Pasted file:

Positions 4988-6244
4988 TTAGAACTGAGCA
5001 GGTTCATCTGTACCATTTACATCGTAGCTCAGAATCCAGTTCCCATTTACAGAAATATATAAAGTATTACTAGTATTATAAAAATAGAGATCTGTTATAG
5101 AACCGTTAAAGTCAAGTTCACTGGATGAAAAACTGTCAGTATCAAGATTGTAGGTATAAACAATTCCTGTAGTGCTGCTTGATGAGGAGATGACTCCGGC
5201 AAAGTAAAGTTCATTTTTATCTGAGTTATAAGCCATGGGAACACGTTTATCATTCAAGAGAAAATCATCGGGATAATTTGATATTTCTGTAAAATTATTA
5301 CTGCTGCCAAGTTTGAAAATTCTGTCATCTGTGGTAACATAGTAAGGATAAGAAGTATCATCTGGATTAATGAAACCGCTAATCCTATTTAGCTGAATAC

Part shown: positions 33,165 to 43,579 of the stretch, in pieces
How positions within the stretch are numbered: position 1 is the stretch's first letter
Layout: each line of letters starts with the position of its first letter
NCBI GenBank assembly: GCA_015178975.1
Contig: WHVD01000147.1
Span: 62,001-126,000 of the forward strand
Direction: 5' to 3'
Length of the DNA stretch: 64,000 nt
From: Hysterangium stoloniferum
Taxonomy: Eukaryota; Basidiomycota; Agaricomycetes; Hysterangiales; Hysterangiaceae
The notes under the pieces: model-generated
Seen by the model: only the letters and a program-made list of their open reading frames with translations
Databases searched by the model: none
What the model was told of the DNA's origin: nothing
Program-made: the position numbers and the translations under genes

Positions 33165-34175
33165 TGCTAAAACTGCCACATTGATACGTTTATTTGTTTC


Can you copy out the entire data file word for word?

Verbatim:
Positions 4988-6244
4988 TTAGAACTGAGCA
5001 GGTTCATCTGTACCATTTACATCGTAGCTCAGAATCCAGTTCCCATTTACAGAAATATATAAAGTATTACTAGTATTATAAAAATAGAGATCTGTTATAG
5101 AACCGTTAAAGTCAAGTTCACTGGATGAAAAACTGTCAGTATCAAGATTGTAGGTATAAACAATTCCTGTAGTGCTGCTTGATGAGGAGATGACTCCGGC
5201 AAAGTAAAGTTCATTTTTATCTGAGTTATAAGCCATGGGAACACGTTTATCATTCAAGAGAAAATCATCGGGATAATTTGATATTTCTGTAAAATTATTA
5301 CTGCTGCCAAGTTTGAAAATTCTGTCATCTGTGGTAACATAGTAAGGATAAGAAGTATCATCTGGATTAATGAAACCGCTAATCCTATTTAGCTGAATAC

Part shown: positions 33,165 to 43,579 of the stretch, in pieces
How positions within the stretch are numbered: position 1 is the stretch's first letter
Layout: each line of letters starts with the position of its first letter
NCBI GenBank assembly: GCA_015178975.1
Contig: WHVD01000147.1
Span: 62,001-126,000 of the forward strand
Direction: 5' to 3'
Length of the DNA stretch: 64,000 nt
From: Hysterangium stoloniferum
Taxonomy: Eukaryota; Basidiomycota; Agaricomycetes; Hysterangiales; Hysterangiaceae
The notes under the pieces: model-generated
Seen by the model: only the letters and a program-made list of their open reading frames with translations
Databases searched by the model: none
What the model was told of the DNA's origin: nothing
Program-made: the position numbers and the translations under genes

Positions 33165-34175
33165 TGCTAAAACTGCCACATTGATACGTTTATTTGTTTC